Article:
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What's The Difference Between a Credit Score and Fico Score?

What's The Difference Between a Credit Score and F

How Credit and FICO Scores Work

Chances are you've heard how important obtaining or maintaining a good credit score is.

Countless advertisements warn us of the dangers of having bad credit, but very few explain the different credit scoring systems. A key piece of financial literacy is understanding how multiple credit bureaus keep track of your score, your rights regarding your credit score under federal and state laws, and how FICO differs from traditional credit scoring. We'll take a look at the ideal credit score ranges for each bureau including FICO, we’ll review the most critical factors of getting a great credit score, and finally we'll look at key differences between the Fair Isaac Corporation (FICO) score and traditional credit bureau score.
While there are different scoring systems used by lenders, note that good credit is good credit. While scores will fluctuate and are weighted differently, good habits will keep those scores up across the board.

The Three Bureaus and FICO

When it comes to credit scores, there are three bureaus that track your credit history. These are Experian, TransUnion, and Equifax – and your score at each one of these bureaus is completely independent of your score from others. For example, an apartment manager who checks your credit may only look at Experian while a credit card company might only look at TransUnion.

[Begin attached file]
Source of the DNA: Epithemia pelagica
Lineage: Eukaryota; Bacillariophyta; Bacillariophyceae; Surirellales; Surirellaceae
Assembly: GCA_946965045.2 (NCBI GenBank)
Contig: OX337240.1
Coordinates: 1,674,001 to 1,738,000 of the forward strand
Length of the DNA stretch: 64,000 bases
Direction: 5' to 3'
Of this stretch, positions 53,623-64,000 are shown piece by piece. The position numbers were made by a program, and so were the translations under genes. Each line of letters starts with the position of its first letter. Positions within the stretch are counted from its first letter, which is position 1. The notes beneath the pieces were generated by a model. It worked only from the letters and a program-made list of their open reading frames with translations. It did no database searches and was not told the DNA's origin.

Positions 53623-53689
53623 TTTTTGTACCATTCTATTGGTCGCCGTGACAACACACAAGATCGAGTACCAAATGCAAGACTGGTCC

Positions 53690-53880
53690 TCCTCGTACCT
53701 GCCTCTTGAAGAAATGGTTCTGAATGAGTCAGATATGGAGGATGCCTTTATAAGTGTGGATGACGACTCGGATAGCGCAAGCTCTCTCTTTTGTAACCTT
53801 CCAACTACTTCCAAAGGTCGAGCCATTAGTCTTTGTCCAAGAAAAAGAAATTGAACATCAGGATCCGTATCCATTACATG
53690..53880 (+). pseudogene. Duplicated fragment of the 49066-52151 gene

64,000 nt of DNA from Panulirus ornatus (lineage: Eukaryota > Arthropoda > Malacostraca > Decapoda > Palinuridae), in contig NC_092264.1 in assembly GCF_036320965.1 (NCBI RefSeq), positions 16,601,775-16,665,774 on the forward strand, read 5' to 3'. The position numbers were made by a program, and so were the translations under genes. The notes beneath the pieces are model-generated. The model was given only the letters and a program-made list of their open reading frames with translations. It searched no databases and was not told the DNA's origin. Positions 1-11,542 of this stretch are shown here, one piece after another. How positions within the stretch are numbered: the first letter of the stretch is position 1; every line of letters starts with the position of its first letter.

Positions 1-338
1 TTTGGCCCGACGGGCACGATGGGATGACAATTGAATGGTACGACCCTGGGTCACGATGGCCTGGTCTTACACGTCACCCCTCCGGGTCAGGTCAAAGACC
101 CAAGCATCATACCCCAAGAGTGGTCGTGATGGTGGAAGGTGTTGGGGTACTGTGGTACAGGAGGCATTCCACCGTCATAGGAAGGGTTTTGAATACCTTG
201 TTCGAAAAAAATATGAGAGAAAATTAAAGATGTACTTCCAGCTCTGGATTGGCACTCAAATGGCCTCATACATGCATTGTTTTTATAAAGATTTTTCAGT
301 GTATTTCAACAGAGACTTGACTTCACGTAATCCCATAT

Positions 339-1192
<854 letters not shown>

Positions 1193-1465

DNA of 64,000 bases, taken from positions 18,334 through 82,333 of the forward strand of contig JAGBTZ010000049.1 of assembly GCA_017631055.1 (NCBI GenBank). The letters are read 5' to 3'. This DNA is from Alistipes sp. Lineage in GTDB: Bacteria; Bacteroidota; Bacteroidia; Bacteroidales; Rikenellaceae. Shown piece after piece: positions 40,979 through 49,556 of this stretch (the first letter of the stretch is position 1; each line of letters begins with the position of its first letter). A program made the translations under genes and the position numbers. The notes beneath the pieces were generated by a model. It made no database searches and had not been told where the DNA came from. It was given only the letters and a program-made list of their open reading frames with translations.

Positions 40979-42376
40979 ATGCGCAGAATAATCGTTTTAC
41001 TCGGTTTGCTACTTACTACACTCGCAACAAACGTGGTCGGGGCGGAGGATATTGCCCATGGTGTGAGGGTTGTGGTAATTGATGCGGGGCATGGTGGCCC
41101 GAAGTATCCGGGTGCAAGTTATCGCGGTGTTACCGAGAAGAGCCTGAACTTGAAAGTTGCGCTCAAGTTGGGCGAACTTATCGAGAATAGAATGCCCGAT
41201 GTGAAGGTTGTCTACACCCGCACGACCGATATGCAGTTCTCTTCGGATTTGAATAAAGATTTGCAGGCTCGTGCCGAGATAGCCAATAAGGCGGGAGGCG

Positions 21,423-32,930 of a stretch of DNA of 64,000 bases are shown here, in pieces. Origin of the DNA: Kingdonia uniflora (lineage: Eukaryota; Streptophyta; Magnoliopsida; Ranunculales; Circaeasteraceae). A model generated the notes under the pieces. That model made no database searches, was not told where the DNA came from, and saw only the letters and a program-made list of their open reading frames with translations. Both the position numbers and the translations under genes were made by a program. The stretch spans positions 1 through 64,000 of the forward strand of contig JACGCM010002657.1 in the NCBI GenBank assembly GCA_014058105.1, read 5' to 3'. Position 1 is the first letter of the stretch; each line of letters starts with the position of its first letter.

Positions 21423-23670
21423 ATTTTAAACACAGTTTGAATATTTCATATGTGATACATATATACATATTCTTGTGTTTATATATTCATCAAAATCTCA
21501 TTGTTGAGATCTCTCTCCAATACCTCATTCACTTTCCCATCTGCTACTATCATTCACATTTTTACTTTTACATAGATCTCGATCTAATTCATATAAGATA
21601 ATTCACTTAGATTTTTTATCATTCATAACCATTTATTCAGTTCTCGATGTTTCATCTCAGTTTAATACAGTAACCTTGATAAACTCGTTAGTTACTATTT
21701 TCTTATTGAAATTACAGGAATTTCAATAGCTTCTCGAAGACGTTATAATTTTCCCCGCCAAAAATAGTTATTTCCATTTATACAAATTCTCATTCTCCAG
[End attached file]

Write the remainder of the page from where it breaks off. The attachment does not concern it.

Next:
FICO was developed as an alternative to these bureaus. Many lenders prefer FICO because it paints a more holistic picture of the potential borrower. For example, FICO looks at a longer financial history, allows for mitigation due to extenuating medical circumstances, and is generally more flexible.


Experian has a range of scores from 360 to 840. It's considered to be one of the more balanced bureaus since it assigns weight fairly evenly across the standard risk categories.

TransUnion ranges from a low of 300 to a high of 850. This is one of the least forgiving bureaus because much more weight is assigned to your payment history and the average age of your credit accounts. It's also the least friendly to those just starting out building credit.

Equifax scores range from 280 to 850. Similarly to Experian, these scores are fairly balanced. However, the bureau is slightly less forgiving to those who apply for many credit accounts as well as new borrowers.

FICO scoring is more holistic, which allows more Americans to qualify for loans and mortgages than most traditional bureaus' scores. Scores range from 300 to 850. We'll discuss how the FICO scoring model is radically different below.

Getting the Best Credit Score